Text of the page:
Skip to main content

Disclosure Under the California Transparency in Supply Chains Act of 2010

Effective January 1, 2012, the California Transparency in Supply Chains Act of 2010 requires retailers and manufacturers doing business in California to disclose efforts to eradicate slavery and human trafficking from its direct supply chain.  Sonoco supports the goals of the California Transparency in Supply Chains Act of 2010, and Sonoco enjoys a long history of being committed to the protection and advancement of human rights, and to conducting business in an ethical manner.  Sonoco’s long history of promoting ethical business practices is reflected in our Policies on Business Conduct, which is distributed to each new employee, and re-distributed to all Sonoco employees on a bi-annual basis.  All Sonoco employees are required to acknowledge and adhere to our Policies on Business Conduct, and we routinely offer training on these policies to all employees.

To help implement our commitment to human rights and ethical business practices within our supply chain, Sonoco makes its Policies on Business Conduct available to all our suppliers and requires that all of our suppliers abide by those policies.  We also require our suppliers to abide by Sonoco’s published Supplier Standards, which require all suppliers to adhere to relevant laws relating to fair compensation, working hours, child labor and forced labor, and many other regulations designed to support human rights.  A copy of these Supplier Standards can be found on our website at  Furthermore, our standard supply contracts and terms and conditions of doing business require all of Sonoco’s suppliers to fully comply with all applicable laws, which include laws regarding the prohibition of slavery and human trafficking.  Sonoco reserves the right to verify that its suppliers are in constant compliance with these terms and conditions, and to terminate relationships with any suppliers who do not comply.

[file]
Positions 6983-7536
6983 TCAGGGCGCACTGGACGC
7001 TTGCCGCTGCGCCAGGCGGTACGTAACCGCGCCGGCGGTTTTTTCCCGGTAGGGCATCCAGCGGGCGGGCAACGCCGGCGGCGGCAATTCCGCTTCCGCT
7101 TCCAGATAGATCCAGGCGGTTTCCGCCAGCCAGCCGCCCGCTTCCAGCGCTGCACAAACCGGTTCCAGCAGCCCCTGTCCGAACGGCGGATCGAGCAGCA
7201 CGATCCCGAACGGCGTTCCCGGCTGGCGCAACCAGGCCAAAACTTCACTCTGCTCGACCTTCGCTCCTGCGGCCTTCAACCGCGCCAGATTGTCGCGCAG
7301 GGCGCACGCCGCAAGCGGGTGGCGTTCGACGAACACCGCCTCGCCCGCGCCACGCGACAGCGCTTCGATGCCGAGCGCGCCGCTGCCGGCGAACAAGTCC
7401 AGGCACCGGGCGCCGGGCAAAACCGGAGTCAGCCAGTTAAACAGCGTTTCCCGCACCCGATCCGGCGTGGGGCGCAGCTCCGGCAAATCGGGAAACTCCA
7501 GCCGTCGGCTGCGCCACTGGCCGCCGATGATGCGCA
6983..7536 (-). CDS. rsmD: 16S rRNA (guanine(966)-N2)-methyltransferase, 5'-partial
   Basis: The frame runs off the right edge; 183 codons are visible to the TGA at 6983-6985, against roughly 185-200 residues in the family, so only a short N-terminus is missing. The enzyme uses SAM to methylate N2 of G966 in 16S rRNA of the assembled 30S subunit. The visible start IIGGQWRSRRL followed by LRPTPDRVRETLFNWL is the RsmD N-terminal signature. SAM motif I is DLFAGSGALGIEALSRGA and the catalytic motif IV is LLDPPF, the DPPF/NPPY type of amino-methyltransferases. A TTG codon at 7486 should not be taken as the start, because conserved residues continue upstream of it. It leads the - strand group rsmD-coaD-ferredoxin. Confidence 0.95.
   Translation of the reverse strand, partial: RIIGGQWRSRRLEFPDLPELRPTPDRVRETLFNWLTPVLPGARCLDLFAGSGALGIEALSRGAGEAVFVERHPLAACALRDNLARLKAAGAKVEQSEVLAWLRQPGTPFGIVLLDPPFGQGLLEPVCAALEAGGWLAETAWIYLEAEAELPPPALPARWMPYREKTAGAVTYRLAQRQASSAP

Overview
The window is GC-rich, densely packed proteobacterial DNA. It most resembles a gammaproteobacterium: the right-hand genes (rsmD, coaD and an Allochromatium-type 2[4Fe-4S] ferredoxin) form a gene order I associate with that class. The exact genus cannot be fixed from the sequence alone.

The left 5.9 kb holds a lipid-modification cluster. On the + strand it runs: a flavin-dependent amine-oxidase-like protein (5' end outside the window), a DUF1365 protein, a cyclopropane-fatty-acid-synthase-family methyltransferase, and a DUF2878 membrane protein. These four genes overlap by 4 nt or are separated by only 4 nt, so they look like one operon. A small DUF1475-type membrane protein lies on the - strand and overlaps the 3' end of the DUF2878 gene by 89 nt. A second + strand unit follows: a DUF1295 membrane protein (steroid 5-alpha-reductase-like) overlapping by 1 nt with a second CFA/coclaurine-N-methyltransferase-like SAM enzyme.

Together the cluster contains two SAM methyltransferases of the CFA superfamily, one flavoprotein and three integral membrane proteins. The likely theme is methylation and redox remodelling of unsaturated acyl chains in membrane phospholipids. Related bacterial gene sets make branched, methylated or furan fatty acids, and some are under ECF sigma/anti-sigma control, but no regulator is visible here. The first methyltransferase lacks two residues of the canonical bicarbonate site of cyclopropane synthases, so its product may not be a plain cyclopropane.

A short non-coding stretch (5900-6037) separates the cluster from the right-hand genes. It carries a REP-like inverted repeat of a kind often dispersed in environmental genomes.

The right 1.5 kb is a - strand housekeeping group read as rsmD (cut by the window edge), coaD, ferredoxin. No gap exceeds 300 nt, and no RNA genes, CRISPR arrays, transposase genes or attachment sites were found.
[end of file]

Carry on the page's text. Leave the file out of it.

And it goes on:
Sonoco predominantly relies on suppliers located in the United States, and we typically do not engage suppliers from countries with an increased risk of human trafficking and slavery.  Sonoco monitors supplier behavior and compliance through our own internal resources, and we typically do not use third-party auditors to monitor supplier behavior.  Sonoco’s purchasing employees are trained to identify and respond to supply chain risks, including issues such as slavery and human trafficking.  For our largest 150 suppliers, we use a detailed scorecard review system to ensure that those suppliers comply with all of Sonoco’s expectations, including compliance with all applicable laws.

Sonoco’s Supplier Standards clearly state that Sonoco expects all of its suppliers to take a proactive role to ensure that they comply with the California Transparency in Supply Chain Act of 2010, and in December 2011, Sonoco sent letters to 1,200 suppliers requesting that those suppliers certify their compliance with the Act.  Sonoco believes that these actions, as well as our overall commitment to human rights and business ethics will help prevent slavery and human trafficking within our supply chain.